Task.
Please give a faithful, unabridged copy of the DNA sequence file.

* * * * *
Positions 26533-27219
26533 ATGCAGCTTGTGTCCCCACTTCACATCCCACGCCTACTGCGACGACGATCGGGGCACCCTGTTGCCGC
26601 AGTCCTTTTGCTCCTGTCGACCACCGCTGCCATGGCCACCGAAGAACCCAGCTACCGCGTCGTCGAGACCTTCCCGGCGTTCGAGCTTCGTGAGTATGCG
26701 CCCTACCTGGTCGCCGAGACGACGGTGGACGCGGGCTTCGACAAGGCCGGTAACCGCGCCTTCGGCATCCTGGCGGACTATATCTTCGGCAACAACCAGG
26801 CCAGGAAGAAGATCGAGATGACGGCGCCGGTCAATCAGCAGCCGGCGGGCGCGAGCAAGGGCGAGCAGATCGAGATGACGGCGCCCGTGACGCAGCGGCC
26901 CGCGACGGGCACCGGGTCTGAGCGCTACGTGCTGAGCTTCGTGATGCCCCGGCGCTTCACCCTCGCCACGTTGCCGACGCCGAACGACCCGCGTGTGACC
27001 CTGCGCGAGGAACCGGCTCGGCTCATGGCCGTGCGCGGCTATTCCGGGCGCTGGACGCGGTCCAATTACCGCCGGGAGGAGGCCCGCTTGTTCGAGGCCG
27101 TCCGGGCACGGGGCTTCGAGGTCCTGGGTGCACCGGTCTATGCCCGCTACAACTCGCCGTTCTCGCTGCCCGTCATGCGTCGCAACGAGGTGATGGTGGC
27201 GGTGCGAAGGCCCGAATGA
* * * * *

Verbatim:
Positions 26533-27219
26533 ATGCAGCTTGTGTCCCCACTTCACATCCCACGCCTACTGCGACGACGATCGGGGCACCCTGTTGCCGC
26601 AGTCCTTTTGCTCCTGTCGACCACCGCTGCCATGGCCACCGAAGAACCCAGCTACCGCGTCGTCGAGACCTTCCCGGCGTTCGAGCTTCGTGAGTATGCG
26701 CCCTACCTGGTCGCCGAGACGACGGTGGACGCGGGCTTCGACAAGGCCGGTAACCGCGCCTTCGGCATCCTGGCGGACTATATCTTCGGCAACAACCAGG
26801 CCAGGAAGAAGATCGAGATGACGGCGCCGGTCAATCAGCAGCCGGCGGGCGCGAGCAAGGGCGAGCAGATCGAGATGACGGCGCCCGTGACGCAGCGGCC
26901 CGCGACGGGCACCGGGTCTGAGCGCTACGTGCTGAGCTTCGTGATGCCCCGGCGCTTCACCCTCGCCACGTTGCCGACGCCGAACGACCCGCGTGTGACC
27001 CTGCGCGAGGAACCGGCTCGGCTCATGGCCGTGCGCGGCTATTCCGGGCGCTGGACGCGGTCCAATTACCGCCGGGAGGAGGCCCGCTTGTTCGAGGCCG
27101 TCCGGGCACGGGGCTTCGAGGTCCTGGGTGCACCGGTCTATGCCCGCTACAACTCGCCGTTCTCGCTGCCCGTCATGCGTCGCAACGAGGTGATGGTGGC
27201 GGTGCGAAGGCCCGAATGA